An initiative of the Center for Environmental Journalism at the University of Colorado Boulder

The Colorado River delta in Baja California is a mosaic of old river channels, tidal salt flats, and runoff from agricultural fields to the north. PHOTO BY TED WOOD

Crisis on the Colorado Part V: Bringing New Life to a Stressed River

The Colorado River has been dammed, diverted, and slowed by reservoirs, strangling the life out of a once-thriving ecosystem. But in the U.S. and Mexico, efforts are underway to revive sections of the river and restore vital riparian habitat for native plants, fish, and wildlife.

A dry subject: how scientists map drought conditions

Scientists have a variety of measures of drought, but some are starting to use the term "aridification" to describe the long-term drying of the Southwest.

Praying for rain

The Zuni tribe's homeland is one of the most parched sections of the country. The tribe has already declared three drought emergencies in the last 15 years. Will it survive the next one?

Questions simmer about Lake Powell’s future as drought, climate change point to a drier...

Lake Powell faces demands from stakeholders with different water needs as runoff is forecast to decline due to warmer, drier conditions.

Crisis on the Colorado Part I: The West’s Great River Hits Its Limits– Will...

As the Southwest faces rapid growth and unrelenting drought, the Colorado River is in crisis, with too many demands on its diminishing flow. Now those who depend on the river must confront the hard reality that their supply of Colorado water may be cut off.

Thirsty future for American West, as “megadrought” grips some of the fastest-growing U.S. cities

By Alexandra Tempus, Fair Warning In 2002, Utah was reeling from four years of dry conditions that turned the state “into a parched tinderbox,’’ as the Associated Press reported at...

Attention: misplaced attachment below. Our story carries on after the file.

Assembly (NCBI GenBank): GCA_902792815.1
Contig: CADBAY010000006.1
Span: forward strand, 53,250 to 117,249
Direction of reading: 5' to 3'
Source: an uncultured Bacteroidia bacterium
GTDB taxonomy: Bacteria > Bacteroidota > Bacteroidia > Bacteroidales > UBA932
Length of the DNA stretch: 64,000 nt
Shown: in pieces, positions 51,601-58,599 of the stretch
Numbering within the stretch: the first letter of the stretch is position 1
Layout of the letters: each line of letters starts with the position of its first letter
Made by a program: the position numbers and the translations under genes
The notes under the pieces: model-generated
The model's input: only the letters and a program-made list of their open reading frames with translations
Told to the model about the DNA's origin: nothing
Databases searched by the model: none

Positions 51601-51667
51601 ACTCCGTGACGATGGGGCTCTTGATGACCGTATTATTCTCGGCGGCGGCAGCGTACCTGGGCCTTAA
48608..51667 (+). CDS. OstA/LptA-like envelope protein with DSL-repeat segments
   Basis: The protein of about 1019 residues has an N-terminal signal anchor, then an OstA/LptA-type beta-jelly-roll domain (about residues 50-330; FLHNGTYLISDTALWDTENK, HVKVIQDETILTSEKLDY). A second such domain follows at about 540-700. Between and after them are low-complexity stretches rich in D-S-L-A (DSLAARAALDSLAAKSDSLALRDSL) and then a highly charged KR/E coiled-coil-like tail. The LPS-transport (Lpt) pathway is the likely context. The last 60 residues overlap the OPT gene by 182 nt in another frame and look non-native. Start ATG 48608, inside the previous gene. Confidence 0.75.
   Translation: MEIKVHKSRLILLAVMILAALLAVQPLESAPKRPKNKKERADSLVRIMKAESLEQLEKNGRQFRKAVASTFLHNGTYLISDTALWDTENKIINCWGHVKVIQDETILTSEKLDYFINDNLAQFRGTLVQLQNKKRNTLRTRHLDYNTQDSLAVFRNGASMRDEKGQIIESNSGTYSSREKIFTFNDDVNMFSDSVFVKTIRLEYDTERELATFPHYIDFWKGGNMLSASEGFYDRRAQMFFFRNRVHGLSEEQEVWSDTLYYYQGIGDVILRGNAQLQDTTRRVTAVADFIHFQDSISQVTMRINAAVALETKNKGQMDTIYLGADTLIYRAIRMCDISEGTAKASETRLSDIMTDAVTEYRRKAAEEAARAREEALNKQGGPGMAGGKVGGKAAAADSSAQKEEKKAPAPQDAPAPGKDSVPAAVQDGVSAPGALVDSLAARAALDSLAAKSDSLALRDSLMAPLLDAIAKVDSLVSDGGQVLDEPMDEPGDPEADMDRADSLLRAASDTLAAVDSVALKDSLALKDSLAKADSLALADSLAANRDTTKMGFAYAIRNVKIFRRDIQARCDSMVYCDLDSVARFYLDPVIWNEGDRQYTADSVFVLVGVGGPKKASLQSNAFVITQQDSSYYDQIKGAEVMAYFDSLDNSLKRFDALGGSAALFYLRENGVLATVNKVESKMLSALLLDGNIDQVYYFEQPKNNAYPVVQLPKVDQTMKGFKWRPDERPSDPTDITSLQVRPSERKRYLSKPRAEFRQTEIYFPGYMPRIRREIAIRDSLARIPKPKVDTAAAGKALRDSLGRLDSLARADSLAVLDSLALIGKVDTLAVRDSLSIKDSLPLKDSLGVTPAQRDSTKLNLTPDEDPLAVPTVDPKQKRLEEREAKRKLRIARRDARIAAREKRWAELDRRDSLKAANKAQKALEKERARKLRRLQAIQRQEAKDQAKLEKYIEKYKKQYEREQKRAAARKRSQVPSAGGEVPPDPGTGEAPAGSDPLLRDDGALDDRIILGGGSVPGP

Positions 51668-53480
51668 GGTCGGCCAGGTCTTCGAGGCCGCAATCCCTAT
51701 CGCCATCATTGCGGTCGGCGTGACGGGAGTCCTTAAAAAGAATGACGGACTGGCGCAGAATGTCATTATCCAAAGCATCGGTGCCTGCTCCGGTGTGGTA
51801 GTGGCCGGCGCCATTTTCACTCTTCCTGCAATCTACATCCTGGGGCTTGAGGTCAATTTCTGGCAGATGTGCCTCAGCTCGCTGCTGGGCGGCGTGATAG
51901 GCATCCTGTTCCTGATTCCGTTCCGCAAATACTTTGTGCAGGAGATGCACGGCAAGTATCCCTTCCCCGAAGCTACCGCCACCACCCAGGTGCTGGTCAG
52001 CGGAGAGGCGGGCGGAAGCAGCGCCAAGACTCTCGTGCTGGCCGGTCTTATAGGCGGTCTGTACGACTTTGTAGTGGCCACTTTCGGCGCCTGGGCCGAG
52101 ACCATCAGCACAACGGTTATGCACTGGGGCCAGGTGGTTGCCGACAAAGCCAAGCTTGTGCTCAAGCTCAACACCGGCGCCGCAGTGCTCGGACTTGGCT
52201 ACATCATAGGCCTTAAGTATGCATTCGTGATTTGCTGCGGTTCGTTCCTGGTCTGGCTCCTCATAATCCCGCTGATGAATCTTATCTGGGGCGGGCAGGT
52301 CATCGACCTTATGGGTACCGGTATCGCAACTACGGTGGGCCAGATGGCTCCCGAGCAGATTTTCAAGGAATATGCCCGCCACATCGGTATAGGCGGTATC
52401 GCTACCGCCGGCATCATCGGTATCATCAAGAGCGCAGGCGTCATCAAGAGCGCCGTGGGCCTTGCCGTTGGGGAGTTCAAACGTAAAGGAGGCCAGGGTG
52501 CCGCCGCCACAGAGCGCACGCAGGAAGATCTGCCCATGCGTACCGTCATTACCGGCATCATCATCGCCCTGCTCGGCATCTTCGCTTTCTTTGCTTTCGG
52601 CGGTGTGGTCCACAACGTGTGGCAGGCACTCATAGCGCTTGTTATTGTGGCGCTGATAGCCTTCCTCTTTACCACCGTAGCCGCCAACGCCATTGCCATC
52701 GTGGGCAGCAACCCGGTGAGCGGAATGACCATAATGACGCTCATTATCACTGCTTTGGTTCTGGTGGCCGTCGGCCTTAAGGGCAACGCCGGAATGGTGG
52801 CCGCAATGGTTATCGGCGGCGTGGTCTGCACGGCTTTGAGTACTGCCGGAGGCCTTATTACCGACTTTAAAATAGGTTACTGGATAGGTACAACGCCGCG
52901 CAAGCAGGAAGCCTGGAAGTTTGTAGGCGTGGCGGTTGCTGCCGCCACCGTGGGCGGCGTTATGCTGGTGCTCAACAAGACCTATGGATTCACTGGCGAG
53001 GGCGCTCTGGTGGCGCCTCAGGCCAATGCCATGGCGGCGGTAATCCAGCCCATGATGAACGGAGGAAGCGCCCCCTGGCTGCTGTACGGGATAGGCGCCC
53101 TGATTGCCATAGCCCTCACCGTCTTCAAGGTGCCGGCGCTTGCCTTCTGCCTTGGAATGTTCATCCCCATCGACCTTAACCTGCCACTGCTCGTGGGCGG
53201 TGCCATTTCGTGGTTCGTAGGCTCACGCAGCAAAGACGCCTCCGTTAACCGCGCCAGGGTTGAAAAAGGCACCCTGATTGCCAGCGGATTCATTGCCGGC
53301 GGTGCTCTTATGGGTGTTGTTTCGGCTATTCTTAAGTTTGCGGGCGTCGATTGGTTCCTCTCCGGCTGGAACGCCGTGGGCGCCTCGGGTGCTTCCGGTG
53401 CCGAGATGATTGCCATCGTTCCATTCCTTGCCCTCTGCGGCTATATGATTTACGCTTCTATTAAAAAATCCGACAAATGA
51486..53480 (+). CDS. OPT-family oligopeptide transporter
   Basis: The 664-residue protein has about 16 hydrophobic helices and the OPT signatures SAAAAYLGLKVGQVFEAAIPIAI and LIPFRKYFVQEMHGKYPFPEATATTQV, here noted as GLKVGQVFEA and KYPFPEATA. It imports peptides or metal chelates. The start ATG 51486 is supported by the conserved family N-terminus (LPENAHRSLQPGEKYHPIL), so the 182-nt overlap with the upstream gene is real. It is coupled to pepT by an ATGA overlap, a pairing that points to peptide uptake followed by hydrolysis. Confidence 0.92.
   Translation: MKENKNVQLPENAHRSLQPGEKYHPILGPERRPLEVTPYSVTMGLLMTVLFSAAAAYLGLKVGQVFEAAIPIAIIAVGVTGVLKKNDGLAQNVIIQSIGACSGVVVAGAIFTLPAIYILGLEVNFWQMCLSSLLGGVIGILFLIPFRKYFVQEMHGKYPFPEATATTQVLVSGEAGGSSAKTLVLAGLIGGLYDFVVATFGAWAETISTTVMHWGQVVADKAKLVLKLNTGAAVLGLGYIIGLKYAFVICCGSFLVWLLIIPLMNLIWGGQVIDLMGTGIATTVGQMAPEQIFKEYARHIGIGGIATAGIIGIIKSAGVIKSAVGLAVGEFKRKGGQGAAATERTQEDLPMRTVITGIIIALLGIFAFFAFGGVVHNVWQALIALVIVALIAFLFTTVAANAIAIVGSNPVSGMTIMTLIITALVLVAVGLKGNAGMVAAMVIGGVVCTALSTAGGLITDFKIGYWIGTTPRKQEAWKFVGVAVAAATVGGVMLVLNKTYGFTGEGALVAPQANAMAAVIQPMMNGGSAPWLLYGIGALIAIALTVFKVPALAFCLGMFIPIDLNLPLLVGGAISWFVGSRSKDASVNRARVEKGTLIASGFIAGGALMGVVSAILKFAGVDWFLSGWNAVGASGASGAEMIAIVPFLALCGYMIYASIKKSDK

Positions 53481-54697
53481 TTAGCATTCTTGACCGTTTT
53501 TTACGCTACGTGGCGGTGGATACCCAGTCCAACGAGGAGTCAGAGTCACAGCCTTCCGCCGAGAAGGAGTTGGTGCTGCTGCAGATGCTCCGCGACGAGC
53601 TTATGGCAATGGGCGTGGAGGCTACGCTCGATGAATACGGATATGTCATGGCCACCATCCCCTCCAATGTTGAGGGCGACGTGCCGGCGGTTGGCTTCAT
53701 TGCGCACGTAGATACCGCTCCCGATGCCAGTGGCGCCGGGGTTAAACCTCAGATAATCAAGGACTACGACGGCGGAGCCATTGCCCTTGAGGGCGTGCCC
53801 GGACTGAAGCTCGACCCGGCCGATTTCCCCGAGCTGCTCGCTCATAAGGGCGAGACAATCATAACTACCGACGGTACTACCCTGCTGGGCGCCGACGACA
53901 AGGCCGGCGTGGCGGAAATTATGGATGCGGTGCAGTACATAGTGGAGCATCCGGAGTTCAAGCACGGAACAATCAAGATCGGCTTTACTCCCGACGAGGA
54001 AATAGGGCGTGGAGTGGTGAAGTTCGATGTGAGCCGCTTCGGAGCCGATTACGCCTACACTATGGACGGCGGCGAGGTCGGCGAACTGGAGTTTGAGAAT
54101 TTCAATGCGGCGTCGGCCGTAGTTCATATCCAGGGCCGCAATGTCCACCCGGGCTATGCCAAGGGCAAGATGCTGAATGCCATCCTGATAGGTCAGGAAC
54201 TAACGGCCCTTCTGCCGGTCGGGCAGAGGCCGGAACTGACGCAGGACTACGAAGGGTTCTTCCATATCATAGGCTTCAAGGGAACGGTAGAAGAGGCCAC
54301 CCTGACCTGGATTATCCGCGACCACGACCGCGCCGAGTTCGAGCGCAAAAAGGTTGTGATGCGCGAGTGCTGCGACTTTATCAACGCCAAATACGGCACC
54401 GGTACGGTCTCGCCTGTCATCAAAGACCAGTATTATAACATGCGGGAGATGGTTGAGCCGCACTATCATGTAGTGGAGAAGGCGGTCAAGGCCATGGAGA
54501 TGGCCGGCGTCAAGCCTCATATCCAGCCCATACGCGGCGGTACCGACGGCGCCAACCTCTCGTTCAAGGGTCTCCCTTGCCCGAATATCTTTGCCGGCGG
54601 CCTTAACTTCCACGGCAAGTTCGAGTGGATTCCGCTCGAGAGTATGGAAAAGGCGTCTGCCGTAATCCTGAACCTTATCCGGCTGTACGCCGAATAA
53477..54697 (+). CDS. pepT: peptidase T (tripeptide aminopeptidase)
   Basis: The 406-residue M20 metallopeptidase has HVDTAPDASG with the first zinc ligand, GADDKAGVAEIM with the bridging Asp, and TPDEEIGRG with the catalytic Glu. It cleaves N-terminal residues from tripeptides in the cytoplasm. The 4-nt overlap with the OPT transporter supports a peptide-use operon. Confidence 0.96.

A canal diverts water from the Colorado River to farms in Palisade, Colorado. TED WOOD

Crisis on the Colorado Part III: Running Dry– New Strategies for Conserving Water

Communities along the Colorado River are facing a new era of drought and water shortages that is threatening their future. With an official water emergency declaration now possible, farmers, ranchers, and towns are searching for ways to use less water and survive.

Cloud seeding study validates ski industry staple

Cloud seeding disperses dust-sized silver iodide particles into clouds so that ice crystals can form on those particles and fall to the ground as snow.

Crisis on the Colorado Part IV: In Era of Drought, Phoenix Prepares for a...

Once criticized for being a profligate user of water, fast-growing Phoenix has taken some major steps — including banking water in underground reservoirs, slashing per-capita use, and recycling wastewater — in anticipation of the day when the flow from the Colorado River ends.

Arizona’s water supplies are drying up. How will its farmers survive?

By Stephen R. Miller, Food and Water Reporting Project Photography by Bill Hatcher You could almost visit Arizona without noticing it was a farming state. If you flew into Phoenix in an aisle seat,...